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T Cell Recognition of Myelin in Multiple Sclerosis


The presence of clonally expanded T cells and B cells with their secreted antibody products in the CSF and inflammatory plaque tissue of patients with multiple sclerosis (MS) remains a major hallmark of the disease. Yet in MS, the central question of whether there are specific antigen reactivities of clonally expanded T or B cells in brain plaques has not been addressed. Moreover, our recent examination of autoantibodies during the last application period has unexpectedly led us to observe that antigen specificity of CSF or serum IgG does not reflect the specificity of IgG isolated from CNS plaques. Thus, direct examination of the inflamed MS plaques particularly in relation to the newly recognized patterns of MS pathology is critical. We will interrogate individual single cells in plaque tissue examining CD4+ and CD8+ cells for transcription factors and newly described cell surface molecules such as Tim-3 that define immune function in relationship to the lesion's pathologic pattern. We hypothesize that the different pathologic subtypes of MS will be linked with different immunopathological processes mediated by different T cell functions. Specifically, we postulate that the pathologic pattern I which shows close similarities to T-cell-mediated pathophysiology will have a more Th1 cytokine balance, while pattern II which appears to be more like T-cell plus antibody-mediated autoimmune encephalomyelitis will exhibit a different cytokine pattern. Moreover, the application of laser-microdissection and single cell PCR on MS plaque sections will allow us to produce large amounts of recombinant immunoglobulin from oligoclonal B cells. These rare immunoglobulins will be used for antigen identification by a variety of sensitive molecular techniques including mass spectrometry and use of the Harvard Full Length Expression Library derived from the entire human genome. In the last aim, a panel of TCRs derived by single cell cloning of CSF T cells and by single cell PCR from clonally expanded TCR sequences from brain tissue from MS plaques and other inflammatory CNS diseases will be examined for reactivity to combinatorial peptide will focus on the inflammatory demyelinating tissue and will examine the immunologic basis of the newly described pathologic subpatterns of MS in addition to exploring, without bias, the antigens driving the T and B cell clonal expansion.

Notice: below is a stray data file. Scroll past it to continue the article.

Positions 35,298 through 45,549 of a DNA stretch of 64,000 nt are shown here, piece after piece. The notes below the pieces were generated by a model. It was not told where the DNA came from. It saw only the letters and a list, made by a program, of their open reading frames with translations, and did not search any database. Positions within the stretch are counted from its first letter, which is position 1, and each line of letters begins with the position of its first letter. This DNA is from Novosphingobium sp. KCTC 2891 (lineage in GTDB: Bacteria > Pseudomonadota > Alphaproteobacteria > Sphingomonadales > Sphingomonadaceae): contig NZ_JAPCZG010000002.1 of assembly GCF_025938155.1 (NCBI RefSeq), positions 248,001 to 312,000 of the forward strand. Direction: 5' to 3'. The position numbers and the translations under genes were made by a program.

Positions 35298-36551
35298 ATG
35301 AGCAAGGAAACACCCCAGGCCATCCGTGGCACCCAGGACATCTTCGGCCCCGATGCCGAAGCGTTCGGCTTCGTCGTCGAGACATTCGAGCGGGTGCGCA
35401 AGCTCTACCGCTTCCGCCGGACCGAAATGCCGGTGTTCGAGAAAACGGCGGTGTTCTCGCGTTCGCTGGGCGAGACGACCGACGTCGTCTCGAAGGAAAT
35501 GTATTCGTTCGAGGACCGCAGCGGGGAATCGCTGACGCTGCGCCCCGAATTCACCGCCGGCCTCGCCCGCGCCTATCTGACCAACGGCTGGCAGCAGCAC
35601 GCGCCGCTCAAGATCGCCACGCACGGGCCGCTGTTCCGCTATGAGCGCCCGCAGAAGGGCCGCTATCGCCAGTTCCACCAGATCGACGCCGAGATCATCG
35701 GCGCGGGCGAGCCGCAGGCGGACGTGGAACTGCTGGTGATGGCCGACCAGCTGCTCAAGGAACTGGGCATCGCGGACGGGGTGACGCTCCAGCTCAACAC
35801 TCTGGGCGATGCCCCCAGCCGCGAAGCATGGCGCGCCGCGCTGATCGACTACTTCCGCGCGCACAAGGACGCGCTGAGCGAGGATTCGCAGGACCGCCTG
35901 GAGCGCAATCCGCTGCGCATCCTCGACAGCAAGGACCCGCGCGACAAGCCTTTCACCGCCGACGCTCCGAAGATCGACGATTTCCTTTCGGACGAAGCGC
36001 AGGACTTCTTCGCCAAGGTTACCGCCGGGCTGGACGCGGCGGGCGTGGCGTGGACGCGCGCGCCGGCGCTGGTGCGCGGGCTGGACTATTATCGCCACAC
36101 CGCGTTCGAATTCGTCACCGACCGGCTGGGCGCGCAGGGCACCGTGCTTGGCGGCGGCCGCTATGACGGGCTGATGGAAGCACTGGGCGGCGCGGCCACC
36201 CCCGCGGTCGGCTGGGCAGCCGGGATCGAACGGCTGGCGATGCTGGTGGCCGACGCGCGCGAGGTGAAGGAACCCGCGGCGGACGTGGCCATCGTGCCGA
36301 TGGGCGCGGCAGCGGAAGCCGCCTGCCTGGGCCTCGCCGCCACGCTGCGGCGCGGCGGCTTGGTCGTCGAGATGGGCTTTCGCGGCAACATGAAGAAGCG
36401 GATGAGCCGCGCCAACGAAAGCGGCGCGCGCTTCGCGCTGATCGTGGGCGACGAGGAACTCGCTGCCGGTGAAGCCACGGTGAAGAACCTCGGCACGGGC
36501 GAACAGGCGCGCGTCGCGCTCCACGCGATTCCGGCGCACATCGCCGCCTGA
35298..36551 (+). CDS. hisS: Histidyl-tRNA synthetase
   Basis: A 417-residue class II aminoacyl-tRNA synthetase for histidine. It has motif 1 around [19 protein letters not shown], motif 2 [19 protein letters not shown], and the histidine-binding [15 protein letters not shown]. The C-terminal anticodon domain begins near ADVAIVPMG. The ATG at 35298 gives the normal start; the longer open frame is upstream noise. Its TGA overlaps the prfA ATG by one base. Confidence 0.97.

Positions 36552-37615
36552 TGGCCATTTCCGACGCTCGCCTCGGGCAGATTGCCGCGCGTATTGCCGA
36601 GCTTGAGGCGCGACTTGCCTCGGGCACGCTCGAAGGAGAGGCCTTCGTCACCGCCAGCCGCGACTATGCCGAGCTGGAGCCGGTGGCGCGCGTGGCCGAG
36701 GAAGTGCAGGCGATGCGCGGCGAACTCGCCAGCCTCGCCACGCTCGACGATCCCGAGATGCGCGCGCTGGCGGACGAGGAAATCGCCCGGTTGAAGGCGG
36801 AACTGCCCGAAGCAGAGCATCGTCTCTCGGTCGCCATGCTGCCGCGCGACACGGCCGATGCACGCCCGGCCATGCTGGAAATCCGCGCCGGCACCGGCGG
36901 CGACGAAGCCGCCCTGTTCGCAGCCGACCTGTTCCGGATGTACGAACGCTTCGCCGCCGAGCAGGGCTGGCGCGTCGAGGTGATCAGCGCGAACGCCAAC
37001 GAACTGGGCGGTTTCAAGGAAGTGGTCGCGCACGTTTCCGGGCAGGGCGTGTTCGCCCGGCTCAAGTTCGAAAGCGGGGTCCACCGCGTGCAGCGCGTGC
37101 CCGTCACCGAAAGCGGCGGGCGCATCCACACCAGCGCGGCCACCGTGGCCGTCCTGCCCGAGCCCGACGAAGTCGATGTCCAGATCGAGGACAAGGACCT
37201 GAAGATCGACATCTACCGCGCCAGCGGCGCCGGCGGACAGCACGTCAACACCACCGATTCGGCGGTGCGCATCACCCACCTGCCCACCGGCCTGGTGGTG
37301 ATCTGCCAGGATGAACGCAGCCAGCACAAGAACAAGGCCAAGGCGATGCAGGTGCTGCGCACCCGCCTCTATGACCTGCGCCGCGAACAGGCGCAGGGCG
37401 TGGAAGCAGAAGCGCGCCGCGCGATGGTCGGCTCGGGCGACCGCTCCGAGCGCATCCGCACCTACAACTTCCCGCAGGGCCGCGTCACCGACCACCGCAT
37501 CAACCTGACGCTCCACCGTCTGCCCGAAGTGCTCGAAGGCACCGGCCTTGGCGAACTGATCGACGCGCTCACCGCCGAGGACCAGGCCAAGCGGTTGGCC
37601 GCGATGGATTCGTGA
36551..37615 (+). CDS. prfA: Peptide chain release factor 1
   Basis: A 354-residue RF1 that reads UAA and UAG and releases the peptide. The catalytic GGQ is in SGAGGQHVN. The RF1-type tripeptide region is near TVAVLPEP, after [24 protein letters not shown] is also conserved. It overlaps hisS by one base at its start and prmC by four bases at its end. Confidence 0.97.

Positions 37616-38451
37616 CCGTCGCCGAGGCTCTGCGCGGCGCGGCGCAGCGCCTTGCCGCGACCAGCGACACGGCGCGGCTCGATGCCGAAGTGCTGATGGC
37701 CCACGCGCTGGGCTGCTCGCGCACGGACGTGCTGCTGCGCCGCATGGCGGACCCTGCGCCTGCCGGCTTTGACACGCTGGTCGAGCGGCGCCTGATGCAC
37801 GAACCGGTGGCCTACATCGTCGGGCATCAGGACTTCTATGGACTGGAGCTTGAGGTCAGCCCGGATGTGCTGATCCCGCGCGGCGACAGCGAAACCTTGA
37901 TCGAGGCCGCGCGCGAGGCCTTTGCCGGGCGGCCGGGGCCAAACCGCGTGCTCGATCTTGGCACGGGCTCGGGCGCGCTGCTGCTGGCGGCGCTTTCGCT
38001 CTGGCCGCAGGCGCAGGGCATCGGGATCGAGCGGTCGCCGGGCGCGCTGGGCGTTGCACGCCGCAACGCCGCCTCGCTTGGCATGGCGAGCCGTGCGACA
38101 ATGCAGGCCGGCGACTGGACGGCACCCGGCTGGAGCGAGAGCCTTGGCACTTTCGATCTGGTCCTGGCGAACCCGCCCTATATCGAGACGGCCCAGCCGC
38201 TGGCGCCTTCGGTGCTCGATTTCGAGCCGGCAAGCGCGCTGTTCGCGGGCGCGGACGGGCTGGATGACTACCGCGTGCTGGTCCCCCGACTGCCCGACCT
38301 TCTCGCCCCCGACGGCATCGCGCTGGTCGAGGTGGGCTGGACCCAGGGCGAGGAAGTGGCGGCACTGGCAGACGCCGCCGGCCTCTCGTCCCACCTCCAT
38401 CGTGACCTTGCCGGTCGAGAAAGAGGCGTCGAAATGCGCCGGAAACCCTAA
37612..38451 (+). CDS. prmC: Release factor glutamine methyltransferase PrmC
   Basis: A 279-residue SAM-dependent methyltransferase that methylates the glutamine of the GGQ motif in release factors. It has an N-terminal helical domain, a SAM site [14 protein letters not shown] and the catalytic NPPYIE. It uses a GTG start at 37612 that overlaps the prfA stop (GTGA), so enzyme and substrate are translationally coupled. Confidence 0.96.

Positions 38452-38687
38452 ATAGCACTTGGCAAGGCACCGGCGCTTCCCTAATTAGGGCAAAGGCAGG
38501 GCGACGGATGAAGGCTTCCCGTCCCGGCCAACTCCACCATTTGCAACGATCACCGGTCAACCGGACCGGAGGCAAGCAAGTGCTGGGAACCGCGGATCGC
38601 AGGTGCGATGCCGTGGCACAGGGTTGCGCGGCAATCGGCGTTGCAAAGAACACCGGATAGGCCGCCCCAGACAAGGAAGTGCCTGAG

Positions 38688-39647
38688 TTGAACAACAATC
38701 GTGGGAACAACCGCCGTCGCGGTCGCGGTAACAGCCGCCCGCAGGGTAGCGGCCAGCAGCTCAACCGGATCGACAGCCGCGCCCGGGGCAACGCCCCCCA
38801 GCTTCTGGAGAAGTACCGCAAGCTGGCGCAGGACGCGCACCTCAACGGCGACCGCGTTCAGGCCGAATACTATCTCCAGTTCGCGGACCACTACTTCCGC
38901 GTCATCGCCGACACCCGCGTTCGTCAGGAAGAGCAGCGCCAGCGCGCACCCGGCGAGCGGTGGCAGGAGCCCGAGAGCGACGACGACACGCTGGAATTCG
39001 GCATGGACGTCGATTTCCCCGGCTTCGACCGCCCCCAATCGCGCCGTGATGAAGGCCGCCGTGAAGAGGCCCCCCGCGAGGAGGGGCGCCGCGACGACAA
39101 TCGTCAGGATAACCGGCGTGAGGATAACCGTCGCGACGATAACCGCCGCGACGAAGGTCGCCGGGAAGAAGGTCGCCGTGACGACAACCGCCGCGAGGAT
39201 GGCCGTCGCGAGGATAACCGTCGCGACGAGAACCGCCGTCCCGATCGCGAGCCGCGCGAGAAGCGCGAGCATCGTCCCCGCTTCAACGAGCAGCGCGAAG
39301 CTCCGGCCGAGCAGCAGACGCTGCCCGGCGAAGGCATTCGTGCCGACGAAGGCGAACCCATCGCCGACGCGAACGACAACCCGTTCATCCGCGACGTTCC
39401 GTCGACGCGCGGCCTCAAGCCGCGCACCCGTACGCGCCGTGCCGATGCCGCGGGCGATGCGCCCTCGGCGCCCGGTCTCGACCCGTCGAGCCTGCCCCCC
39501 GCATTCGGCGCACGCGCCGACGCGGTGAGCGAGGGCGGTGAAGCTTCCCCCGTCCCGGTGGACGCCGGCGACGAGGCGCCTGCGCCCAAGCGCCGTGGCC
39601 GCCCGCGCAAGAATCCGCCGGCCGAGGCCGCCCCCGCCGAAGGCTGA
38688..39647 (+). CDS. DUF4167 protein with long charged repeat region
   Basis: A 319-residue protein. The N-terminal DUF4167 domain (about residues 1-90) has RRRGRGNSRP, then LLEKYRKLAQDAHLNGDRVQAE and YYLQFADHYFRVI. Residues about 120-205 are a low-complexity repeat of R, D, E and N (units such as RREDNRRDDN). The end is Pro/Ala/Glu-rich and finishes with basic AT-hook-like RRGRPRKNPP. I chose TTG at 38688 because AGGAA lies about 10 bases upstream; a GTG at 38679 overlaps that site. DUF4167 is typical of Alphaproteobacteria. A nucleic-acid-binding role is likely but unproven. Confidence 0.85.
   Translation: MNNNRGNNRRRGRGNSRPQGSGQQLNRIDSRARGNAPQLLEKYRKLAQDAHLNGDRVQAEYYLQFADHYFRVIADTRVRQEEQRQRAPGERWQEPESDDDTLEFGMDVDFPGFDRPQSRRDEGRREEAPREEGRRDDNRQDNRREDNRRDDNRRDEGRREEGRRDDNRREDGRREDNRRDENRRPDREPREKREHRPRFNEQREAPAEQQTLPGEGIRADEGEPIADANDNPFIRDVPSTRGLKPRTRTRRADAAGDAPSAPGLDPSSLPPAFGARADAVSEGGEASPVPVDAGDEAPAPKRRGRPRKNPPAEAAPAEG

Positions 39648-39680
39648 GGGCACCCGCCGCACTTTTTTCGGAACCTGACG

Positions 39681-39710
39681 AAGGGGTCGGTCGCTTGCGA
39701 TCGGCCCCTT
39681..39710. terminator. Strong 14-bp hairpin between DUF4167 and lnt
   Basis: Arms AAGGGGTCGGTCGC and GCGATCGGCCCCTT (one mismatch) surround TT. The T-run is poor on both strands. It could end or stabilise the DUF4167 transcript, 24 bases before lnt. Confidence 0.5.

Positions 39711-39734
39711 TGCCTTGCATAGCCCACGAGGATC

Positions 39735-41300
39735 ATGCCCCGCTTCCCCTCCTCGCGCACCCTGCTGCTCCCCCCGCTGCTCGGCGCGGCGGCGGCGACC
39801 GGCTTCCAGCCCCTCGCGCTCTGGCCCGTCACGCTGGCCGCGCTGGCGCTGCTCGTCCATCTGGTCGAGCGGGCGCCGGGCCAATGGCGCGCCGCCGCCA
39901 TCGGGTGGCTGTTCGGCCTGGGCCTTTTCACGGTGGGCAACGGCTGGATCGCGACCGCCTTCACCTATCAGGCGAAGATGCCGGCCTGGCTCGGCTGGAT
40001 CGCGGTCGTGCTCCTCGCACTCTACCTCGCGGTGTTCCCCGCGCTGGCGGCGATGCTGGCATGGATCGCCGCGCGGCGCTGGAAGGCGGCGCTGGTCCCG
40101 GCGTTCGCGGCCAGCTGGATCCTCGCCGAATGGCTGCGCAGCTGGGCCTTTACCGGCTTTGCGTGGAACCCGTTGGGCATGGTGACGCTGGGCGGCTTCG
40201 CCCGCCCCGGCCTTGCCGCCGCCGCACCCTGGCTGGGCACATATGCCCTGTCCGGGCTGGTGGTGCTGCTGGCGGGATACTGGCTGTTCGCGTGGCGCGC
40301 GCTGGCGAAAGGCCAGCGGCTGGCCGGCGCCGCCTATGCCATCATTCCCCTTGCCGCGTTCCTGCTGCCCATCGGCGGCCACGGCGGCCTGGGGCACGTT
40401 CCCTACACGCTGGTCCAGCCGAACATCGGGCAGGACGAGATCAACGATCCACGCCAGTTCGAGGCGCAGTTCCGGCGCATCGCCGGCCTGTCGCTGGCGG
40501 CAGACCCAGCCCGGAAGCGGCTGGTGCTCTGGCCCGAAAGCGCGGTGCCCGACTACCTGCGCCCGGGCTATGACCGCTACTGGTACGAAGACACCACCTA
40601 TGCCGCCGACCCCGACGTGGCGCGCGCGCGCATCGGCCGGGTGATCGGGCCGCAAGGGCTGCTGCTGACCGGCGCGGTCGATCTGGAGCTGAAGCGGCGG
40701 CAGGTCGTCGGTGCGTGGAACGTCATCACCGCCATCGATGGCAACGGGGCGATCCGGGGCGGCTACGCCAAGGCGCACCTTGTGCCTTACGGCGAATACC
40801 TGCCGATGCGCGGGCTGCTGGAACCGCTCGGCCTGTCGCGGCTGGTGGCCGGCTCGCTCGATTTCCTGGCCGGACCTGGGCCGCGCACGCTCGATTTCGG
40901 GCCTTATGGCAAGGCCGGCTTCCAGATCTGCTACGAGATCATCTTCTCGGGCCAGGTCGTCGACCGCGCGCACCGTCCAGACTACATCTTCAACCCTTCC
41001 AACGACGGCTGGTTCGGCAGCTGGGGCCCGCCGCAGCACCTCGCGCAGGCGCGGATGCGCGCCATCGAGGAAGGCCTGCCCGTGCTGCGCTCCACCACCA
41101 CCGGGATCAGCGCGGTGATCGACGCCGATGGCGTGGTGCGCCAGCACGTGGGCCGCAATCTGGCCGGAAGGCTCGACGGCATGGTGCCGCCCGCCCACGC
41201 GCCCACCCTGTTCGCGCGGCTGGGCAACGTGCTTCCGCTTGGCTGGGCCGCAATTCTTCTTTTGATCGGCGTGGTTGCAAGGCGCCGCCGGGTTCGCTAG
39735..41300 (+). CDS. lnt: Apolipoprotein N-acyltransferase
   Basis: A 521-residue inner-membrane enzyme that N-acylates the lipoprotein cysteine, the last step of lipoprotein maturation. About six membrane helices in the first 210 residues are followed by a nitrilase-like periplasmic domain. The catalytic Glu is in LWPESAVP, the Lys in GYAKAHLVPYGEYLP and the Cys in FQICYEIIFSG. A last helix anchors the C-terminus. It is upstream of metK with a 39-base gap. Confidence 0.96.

Funded by the NIH National Center for Advancing Translational Sciences through its Clinical and Translational Science Awards Program, grant number UL1TR002541.